An ancient settlement that was already extant in the age of St. Gregory the Great, it was visited and described by Benjamino of Tudela during his journey to Jerusalem. In around I1280, Spanish mystic Abraham Abulafia founded an Ecstatic Kabbalah centre there, which subsequently drew illustrious academics to the city.
In 1171, the Messina Jewish community numbered around 200 families, with around 180 in 1453, and more than 2400 people at the time of the expulsion (1492). They were involved in the silk reeling, metalworking, tanning, dyeing and above all commerce. The Messina Jews were used to sell all their products but were very active in the commerce of clothes and spices and, less, of slaves and sugar. Among the big Jewish families there were a lot of doctors (particularly the families Bonavoglia and Faccas). The Jews were mainly concentrated in the Giudecca quarter, in the Vetus Urbs, between the Cathedral and the Portalegni torrent.
In the XVI century the area was incorporated within the city walls. On the southern border was the Ponte della Giudecca, and not far from there the church of San Filippo Neri, behind which was the synagogue. The latter, according to a XVII century legend, is said to have been turned into the Candeloja church in 1347 (since demolished) to punish the Jews, who were accused of ritual killings. On that occasion, several Jews were decapitated and their heads put on display. Local scholars would use this far-fetched tale to explain the existence of a plaque which was later walled into the façade of the Duomo after the Jews were expelled. The synagogue, which may have originally been a mosque, was visited and described by Obadiah da Bertinoro in 1487. One of the medieval city gates was called “della Giudecca”.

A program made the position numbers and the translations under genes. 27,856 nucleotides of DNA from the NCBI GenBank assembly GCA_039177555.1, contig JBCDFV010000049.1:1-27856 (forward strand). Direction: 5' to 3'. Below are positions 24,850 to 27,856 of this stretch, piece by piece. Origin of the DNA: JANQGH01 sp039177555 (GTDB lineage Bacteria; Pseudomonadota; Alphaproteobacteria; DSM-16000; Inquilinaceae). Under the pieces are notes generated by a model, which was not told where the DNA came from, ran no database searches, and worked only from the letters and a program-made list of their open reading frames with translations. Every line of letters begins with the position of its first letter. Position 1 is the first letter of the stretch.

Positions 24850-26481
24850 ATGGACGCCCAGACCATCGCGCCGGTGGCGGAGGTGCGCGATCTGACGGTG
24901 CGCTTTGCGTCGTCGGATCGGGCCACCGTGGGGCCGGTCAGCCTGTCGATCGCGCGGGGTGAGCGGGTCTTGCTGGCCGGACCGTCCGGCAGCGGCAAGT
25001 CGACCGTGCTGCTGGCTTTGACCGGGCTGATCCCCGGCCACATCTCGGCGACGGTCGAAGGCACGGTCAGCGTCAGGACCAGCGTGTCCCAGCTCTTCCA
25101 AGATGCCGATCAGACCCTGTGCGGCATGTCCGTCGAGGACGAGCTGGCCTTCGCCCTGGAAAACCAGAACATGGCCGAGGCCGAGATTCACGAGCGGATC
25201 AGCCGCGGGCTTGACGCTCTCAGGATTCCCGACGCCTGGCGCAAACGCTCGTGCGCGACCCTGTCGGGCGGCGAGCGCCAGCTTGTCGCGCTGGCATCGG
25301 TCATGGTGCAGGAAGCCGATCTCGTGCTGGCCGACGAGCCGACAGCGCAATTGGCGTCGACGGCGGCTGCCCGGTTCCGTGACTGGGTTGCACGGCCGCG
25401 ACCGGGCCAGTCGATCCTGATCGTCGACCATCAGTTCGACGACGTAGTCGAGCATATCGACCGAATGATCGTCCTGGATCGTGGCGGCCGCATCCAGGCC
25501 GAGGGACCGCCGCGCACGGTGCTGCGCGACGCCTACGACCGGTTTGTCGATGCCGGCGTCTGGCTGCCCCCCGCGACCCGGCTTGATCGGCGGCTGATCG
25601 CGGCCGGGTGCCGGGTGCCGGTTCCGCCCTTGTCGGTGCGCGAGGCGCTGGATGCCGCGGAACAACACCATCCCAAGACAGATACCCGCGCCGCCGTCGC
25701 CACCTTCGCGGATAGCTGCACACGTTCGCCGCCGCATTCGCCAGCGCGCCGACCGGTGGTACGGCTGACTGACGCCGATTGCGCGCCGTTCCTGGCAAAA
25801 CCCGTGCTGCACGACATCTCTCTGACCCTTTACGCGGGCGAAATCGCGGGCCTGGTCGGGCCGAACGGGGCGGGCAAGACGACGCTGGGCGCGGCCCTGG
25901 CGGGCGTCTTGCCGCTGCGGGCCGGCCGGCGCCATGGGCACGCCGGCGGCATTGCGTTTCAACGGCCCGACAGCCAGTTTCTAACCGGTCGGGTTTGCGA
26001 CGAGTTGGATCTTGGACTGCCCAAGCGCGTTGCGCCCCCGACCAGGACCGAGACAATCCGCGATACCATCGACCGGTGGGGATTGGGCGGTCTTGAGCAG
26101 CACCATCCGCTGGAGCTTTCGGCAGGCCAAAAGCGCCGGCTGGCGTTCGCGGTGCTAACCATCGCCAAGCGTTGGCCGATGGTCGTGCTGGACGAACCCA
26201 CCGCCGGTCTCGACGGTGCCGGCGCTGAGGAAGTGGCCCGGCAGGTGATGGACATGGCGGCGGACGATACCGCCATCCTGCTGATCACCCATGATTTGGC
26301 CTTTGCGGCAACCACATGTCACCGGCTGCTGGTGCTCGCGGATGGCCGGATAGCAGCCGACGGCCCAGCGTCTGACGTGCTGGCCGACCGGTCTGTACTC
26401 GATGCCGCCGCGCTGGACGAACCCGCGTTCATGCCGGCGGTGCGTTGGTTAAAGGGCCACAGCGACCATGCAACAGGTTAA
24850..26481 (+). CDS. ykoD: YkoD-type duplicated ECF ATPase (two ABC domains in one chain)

The 1908 earthquake reduced the medieval city to rubble, along with all its Jewish vestiges. All that remains is a tombstone at the Biblioteca Painiana – Seminario arcivescovile S. Pio X (Via Seminario, Rione Giostra, info: http://www.seminariomessina.it/generiche/biblioteca/it/biblioteca.html). The tombstone originated in Rome and commemorates one Samuele Finzi. It was bought by Monsignor Paino in the 1930s in preparation for a new museum of Jewish antiquities.
A white marble plaque engraved in Judeo-Arabic is all that remains of Messina’s synagogue. It can be viewed upon request at the Messina Regional Museum (Viale della Libertà 465, tel. +39 090 361292, info and contacts: http://www.museionline.info/musei/museo-regionale-interdisciplinare). Lastly, a plaque mounted by the University in the 1970s recalls that where the Rector’s Office now stands was, in the middle ages, the street on which the synagogue stood.
On the façade of the Duomo bricked into the wall itself the almost illegible inscription “Signum Perfidorum Iudaeorum”, can still be made out, along with a red marble insert that was probably there to remind Jews that they were required by law to wear or display the red circle.